[Lumiera] Which timecode formats do we want?

Brian Rytel tesla.pictures at gmail.com
Thu Jul 8 22:53:39 CEST 2010


It should be clear that the following are separate functions and have to
handled as such:

Timestamp: The indicator (generally at the beginning) embedded into media to
align with some outside media, ie: audio, simultaneous video, or a timecode
param set for a production/project

Framestamp: similar to above but per frame. If I'm not mistaken, I have seen
these reference an absolute (clock), a relative (media file) and timecode.

Framerate: The # of frames per second.

Timecode: The constant 'time counter' for a timeline/sequence, or relevant
to an individual clip. Timecode IS NOT FRAME-RATE! While it is generally
related to frame rate, there is nothing stopping a produciton from putting
24fps footage on 30DF timecode, and it is done with some frequency (for
various reasons). This means that timecode runs essentially arbitrary to the
clips it serves. The hard part of course being that it must convert the
entered ## to display a frame from the timeline.

Example: NTSC standard-def footage is interlaced, which means you do not
have 30fps but rather 60 half-frames/second. But the TC counter counts only
to 30, in whole frame increments, while the footage is divided into
60-half-frame increments.

Typing in 00:00:1:16 into a TC widget must translate that into the courser
moving to 1 and 32/60 (because it's a 3fps TC) which actually leaves a
problem because 32/60 of a sec is only one interlaced field, so using one
deinterlace method or another the playback engine has to grab either another
field (preferred), or it has to double the current field (not preferred).
Further more, this has draw up the same fields/frames everytime the same TC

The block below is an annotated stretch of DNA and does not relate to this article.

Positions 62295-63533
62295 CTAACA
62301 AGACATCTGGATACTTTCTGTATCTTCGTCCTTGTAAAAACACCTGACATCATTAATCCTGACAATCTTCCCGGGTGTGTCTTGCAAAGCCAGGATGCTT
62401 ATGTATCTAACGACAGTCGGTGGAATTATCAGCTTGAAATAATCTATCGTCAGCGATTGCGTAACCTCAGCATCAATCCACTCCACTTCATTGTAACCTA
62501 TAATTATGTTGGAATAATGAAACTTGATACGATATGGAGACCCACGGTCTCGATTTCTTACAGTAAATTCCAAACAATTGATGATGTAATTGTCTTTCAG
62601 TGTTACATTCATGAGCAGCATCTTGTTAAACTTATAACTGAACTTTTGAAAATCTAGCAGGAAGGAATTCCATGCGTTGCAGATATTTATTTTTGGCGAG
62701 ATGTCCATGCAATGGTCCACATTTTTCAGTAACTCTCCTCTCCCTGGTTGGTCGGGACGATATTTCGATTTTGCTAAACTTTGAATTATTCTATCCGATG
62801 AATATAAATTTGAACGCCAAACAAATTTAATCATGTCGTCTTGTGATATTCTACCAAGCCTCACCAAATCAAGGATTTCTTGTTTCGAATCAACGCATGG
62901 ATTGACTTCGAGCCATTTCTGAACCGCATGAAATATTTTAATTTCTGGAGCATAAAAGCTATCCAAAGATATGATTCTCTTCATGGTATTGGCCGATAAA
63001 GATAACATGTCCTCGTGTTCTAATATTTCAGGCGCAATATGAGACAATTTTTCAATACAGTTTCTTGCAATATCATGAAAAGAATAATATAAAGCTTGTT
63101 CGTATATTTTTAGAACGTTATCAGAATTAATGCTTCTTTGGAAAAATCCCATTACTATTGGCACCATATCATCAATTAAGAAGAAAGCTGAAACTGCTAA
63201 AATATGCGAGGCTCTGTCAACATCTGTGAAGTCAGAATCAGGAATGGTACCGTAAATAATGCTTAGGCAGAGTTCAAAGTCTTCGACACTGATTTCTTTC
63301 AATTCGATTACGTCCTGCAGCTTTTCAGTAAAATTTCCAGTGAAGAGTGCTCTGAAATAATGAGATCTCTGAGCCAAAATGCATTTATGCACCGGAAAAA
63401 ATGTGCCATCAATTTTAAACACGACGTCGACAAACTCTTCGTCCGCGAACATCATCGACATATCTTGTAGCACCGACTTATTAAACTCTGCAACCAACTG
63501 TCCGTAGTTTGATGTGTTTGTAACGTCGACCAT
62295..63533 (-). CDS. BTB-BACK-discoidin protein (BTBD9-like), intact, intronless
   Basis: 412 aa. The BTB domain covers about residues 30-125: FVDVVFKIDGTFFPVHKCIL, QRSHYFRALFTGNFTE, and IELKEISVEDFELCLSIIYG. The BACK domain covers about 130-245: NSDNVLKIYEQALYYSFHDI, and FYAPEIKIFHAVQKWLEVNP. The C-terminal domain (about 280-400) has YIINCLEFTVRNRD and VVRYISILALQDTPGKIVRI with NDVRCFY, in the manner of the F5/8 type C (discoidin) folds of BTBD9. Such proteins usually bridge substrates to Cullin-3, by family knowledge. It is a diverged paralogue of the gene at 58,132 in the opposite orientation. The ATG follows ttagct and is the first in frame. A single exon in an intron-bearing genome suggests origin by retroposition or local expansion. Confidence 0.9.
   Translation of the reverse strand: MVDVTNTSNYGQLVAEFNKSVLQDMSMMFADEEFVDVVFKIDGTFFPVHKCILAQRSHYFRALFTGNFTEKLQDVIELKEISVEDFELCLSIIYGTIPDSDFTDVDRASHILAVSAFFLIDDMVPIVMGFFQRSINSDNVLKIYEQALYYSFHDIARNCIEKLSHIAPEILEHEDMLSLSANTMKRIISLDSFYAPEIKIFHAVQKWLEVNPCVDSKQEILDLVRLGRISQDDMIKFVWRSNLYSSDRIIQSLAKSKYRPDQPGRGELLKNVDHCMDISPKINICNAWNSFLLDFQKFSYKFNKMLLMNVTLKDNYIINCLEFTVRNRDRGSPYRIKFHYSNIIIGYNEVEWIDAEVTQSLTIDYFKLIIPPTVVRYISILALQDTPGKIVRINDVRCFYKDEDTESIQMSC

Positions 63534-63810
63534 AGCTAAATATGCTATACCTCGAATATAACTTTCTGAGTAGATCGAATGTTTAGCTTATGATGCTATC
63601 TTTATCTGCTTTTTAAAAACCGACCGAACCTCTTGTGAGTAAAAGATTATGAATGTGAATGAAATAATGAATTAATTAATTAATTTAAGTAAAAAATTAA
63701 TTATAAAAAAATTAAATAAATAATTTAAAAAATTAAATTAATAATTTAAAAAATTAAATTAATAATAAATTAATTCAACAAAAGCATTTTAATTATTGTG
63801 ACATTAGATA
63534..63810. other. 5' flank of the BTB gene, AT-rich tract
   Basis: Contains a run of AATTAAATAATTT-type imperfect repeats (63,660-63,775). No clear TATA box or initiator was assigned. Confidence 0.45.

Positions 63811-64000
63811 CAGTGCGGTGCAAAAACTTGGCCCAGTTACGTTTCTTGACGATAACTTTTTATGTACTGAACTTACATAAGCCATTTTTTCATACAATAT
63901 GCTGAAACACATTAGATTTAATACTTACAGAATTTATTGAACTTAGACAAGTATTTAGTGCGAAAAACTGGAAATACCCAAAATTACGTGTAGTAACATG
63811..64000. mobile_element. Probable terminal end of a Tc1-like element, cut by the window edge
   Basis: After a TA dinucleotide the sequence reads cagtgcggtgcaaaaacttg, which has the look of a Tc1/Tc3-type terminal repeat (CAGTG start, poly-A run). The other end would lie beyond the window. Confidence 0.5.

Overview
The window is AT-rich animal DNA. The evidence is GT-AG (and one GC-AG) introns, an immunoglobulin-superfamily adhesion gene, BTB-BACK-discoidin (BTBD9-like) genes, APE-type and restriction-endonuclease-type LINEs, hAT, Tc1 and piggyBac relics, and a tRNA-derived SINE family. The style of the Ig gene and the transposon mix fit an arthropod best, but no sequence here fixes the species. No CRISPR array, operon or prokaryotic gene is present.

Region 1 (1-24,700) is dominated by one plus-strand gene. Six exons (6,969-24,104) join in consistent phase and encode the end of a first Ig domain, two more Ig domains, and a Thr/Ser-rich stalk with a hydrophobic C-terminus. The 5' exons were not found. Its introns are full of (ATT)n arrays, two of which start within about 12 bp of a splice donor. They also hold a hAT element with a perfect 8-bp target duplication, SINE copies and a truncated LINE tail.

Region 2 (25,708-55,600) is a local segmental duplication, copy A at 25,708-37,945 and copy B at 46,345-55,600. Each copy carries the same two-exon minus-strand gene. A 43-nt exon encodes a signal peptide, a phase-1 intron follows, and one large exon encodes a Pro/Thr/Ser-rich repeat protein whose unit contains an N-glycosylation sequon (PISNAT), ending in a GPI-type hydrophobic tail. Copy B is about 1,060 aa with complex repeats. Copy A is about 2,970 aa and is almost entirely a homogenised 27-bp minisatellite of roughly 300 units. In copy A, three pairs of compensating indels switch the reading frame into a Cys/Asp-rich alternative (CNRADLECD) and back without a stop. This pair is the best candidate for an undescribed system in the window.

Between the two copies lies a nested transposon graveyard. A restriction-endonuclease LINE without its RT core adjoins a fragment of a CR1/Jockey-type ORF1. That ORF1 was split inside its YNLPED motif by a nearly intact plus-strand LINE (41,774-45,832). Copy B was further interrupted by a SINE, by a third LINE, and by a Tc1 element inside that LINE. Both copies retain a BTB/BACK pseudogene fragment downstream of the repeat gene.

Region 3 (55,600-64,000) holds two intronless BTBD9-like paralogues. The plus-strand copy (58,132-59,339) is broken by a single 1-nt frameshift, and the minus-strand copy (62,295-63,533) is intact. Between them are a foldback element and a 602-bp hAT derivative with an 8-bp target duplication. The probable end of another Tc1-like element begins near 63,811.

is entered.

I should note their are SMPTE standards for how to do all this.


B.J.M.R.


On Thu, Jul 8, 2010 at 10:05 AM, Burkhard Plaum
<plaum at ipf.uni-stuttgart.de>wrote:

> Hi,
>
> Christian Thaeter schrieb:
> [...]
>
>  yes indeed ... this was talking about (almost) constant framerates.
>> Having a timestamp on each single frame is something different and might
>> be supported in some different way (we where thinking about this
>> before).
>>
>
> Why not support them in the same way? All you need are functions for
> converting framecounts to timestamps and back.
>
> I basically have this in gavl like explained here:
>
> http://hirntier.blogspot.com/2009/09/frame-tables.html
>
> It's generic code which works for arbitrarily variable framerates
> and automatically reduces to trivial multiplications for constant
> framerates.
>
>
>  I actually leave this out from this discussion.
>>
>
>  But more important here is, how would you represent this weird
>> non-constant framerate things in the timeline widget? shall that only
>> present frame number or absolute time and invalidate any representation
>> which depends on a well defined framerate. Or try to map that back to
>> some target framerate?
>>
>
> Timeline in the GUI should of course be linear and if you zoom deep enough
> to
> see the thumbnails for single frames, they will be non-equidistant.
>
> Burkhard
>
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